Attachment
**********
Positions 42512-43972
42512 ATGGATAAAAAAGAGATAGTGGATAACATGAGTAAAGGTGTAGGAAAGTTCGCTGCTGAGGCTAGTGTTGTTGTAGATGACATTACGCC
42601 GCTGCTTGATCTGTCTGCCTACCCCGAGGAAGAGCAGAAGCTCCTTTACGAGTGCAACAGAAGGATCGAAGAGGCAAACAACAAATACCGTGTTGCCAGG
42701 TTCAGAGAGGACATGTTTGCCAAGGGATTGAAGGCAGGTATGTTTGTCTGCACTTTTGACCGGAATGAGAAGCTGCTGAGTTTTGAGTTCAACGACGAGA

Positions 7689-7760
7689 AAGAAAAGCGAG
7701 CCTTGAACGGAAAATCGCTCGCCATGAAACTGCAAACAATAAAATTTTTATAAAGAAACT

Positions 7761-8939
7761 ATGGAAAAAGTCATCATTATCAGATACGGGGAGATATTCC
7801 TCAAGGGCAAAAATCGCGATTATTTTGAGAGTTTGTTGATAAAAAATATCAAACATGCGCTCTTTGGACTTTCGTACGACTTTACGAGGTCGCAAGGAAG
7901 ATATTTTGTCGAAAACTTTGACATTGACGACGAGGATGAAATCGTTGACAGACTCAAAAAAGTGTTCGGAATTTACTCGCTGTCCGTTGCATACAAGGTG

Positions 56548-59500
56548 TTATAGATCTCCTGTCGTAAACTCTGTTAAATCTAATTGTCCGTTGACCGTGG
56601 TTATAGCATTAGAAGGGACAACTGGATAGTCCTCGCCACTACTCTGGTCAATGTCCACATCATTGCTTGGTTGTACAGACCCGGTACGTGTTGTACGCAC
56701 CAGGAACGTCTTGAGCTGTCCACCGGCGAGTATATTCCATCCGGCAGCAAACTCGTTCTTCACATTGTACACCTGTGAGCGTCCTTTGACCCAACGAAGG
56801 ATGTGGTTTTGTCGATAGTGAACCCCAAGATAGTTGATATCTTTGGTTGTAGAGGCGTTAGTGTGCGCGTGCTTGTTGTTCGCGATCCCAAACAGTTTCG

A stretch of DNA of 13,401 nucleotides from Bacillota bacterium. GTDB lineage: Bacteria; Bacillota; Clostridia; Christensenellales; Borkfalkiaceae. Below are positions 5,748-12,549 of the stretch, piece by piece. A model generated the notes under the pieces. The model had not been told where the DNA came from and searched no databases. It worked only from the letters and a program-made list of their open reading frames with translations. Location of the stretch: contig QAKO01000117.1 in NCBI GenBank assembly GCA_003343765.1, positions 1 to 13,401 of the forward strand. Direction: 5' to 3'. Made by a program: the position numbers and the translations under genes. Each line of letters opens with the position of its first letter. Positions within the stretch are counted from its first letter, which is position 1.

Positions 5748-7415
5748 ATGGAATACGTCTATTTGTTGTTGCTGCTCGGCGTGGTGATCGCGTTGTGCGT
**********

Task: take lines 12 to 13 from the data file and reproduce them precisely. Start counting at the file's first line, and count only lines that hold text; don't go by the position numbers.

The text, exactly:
Positions 56548-59500
56548 TTATAGATCTCCTGTCGTAAACTCTGTTAAATCTAATTGTCCGTTGACCGTGG